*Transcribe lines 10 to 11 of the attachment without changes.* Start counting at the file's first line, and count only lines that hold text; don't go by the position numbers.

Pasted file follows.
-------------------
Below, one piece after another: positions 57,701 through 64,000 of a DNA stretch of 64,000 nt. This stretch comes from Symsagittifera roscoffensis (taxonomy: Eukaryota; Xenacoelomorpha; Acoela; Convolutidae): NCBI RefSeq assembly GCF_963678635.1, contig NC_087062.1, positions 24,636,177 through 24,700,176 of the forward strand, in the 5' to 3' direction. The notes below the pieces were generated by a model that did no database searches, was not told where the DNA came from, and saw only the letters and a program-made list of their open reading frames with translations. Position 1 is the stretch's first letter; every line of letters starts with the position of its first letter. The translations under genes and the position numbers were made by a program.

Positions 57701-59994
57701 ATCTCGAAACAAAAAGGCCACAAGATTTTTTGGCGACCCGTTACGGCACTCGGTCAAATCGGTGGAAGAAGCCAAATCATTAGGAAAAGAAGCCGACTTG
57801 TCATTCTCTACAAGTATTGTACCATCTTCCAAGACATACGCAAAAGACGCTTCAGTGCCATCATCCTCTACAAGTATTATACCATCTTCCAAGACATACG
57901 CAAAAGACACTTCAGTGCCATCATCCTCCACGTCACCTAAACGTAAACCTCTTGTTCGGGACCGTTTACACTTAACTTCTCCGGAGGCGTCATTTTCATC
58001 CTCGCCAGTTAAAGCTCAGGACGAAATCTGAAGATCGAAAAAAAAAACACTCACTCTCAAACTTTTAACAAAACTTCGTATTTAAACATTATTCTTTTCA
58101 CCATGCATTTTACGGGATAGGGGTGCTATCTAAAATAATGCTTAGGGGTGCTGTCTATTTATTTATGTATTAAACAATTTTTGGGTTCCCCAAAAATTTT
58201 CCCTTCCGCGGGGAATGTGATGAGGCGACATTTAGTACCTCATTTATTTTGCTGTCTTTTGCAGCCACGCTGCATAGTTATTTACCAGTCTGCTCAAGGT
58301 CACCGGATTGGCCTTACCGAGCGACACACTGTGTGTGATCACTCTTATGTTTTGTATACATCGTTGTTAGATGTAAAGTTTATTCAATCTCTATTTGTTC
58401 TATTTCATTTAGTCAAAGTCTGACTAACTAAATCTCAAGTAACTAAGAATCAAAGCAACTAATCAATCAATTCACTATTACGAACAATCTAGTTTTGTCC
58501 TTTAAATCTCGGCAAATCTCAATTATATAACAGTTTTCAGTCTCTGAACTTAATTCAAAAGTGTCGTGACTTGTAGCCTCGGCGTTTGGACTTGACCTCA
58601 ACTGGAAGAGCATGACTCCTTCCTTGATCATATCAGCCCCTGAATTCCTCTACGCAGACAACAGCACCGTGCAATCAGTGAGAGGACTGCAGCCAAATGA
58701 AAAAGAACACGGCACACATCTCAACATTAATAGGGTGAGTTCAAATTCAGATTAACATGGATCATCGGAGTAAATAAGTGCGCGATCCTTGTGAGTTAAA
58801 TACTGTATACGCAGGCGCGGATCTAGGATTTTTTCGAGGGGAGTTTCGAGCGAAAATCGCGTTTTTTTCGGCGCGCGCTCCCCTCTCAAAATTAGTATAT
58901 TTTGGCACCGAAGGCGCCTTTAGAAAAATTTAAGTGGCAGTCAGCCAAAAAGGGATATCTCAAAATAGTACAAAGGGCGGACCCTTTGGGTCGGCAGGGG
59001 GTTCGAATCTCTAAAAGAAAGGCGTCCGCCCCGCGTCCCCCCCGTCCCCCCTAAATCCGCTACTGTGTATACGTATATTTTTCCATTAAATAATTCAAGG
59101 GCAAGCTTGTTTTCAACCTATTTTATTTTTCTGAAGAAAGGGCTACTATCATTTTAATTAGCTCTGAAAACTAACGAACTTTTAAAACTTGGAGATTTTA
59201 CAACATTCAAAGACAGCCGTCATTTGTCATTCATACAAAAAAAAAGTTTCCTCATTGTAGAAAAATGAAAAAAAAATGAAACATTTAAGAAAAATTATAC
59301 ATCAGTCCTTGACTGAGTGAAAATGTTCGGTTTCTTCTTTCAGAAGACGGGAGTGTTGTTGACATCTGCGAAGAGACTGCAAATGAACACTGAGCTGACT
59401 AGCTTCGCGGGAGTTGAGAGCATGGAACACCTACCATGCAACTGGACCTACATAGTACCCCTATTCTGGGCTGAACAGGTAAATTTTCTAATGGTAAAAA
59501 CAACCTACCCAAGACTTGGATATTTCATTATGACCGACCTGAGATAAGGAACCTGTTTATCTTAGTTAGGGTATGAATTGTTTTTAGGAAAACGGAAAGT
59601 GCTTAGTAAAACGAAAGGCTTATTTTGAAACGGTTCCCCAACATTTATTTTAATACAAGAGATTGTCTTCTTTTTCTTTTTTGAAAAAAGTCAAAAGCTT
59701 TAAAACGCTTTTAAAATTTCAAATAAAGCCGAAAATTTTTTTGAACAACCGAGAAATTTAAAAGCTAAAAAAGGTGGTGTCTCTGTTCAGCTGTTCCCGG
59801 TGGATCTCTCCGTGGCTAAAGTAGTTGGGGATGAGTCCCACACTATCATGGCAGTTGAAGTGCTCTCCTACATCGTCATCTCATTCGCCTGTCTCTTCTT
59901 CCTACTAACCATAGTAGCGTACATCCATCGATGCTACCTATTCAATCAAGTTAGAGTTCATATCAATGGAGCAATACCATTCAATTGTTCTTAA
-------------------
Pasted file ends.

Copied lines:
58401 TATTTCATTTAGTCAAAGTCTGACTAACTAAATCTCAAGTAACTAAGAATCAAAGCAACTAATCAATCAATTCACTATTACGAACAATCTAGTTTTGTCC
58501 TTTAAATCTCGGCAAATCTCAATTATATAACAGTTTTCAGTCTCTGAACTTAATTCAAAAGTGTCGTGACTTGTAGCCTCGGCGTTTGGACTTGACCTCA